Breaking with tradition always carries an element of risk for arts and cultural institutions.
So when Kentucky Ballet Theatre premiered an original ballet, The Night Before Christmas, in 2012, instead of its annual performance of The Nutcracker, no one could predict the outcome.
Would audiences eschew the new ballet in favor of the seasonal classic? Would they warm to the spirited humor between Santa Claus and a tiny mouse in the creatively liberal adaptation of the famous poem by Clement Clarke Moore? Could this original ballet become a new holiday tradition?
The risk paid off.
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"We had really excellent ticket sales and by the end we were sold out and adding folding chairs," says Brienne Lowry, who is KBT's executive director and its company dancer. This year, KBT is reviving The Night Before Christmas, which opens this weekend at the Opera House.
KBT artistic director Norbe Risco, who plays Santa Claus in the show much to the delight of the young KBT student dancers, co-wrote the narrative with Ross Carter and choreographed the two-act ballet, which features 12 company dancers and dozens of student dancers as young as 5.
The show opens in Santa's workshop at the North Pole, where dance pieces feature toy-making elves and prancing reindeer, before shifting focus to a family playing in the snow. When Santa visits that same family on Christmas Eve, Santa is frightened by a mouse, hits his head on the mantel and is knocked unconscious. The family's children and an elf must complete Santa's trip around the world. The second act is largely devoted to the fantastical places and creatures they meet on their journey.
Alternating between Nutcracker and The Night Before Christmas was always part of the plan for Norbe Risco, KBT artistic director. Since KBT and the Lexington Ballet take turns mounting productions of The Nutcracker at the Opera House each Christmas season, Risco wanted to create a new tradition for the company's "off" years. Similarly, the company rotates three Halloween shows each year.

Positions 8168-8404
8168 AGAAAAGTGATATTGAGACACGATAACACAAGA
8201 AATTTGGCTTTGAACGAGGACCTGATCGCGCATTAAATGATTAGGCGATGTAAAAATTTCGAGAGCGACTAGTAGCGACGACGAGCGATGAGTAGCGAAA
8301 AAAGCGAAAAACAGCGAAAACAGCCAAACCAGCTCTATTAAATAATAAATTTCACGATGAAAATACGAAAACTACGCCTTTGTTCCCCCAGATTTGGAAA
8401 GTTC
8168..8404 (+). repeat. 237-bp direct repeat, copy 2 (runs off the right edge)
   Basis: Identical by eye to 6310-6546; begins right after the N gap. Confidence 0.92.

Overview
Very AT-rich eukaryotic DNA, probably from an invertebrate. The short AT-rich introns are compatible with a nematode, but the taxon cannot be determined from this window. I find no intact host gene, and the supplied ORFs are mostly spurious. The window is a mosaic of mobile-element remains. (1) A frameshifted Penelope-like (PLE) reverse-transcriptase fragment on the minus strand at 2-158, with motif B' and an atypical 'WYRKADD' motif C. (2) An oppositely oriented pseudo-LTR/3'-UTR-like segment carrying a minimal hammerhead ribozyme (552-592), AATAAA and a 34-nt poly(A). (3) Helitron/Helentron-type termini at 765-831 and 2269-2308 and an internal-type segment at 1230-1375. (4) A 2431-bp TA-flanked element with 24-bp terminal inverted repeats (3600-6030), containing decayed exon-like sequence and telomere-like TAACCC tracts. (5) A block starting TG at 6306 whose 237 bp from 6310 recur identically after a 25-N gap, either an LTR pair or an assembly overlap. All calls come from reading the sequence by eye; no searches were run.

Risco says that presenting alternating shows each holiday season not only prevents over saturation of the same material, keeping programming fresh for audiences, but that it is also good for dancers, who are challenged each year to learn new skills in dozens of different roles offered by both The Nutcracker and The Night Before Christmas.
"It's great for the dancers because they will constantly be performing different things," says Risco, who says that the relatively short tenure of dancers means a company dancer may end up performing different seasonal shows two or three times instead of every single year.
"It motivates the dancers to try different work," says Risco, who adds new touches to the choreography each year that are designed to challenge dancers.
While this year's production is the second of what Risco hopes is many future productions, it is already drastically different from the first in one important way: new dancers.
Since the 2012 production, KBT has had an influx of new professional talent. Only Lowry and principal dancer Kelsey Van Tine remain from the ballet's world premiere.
"It has a very different look and feel because of different abilities and different strengths," says Lowry. "Even if you've seen it before, it's a completely different spin."
Also new this year is KBT's decision to mount the production just a few days after Christmas, which enabled them to use the Opera House as a venue.
"We feel great about it because we feel like always the spirit of Christmas goes to New Year's Eve," Risco says. "You can go to the Opera House and still be enjoying the holidays with friends and family."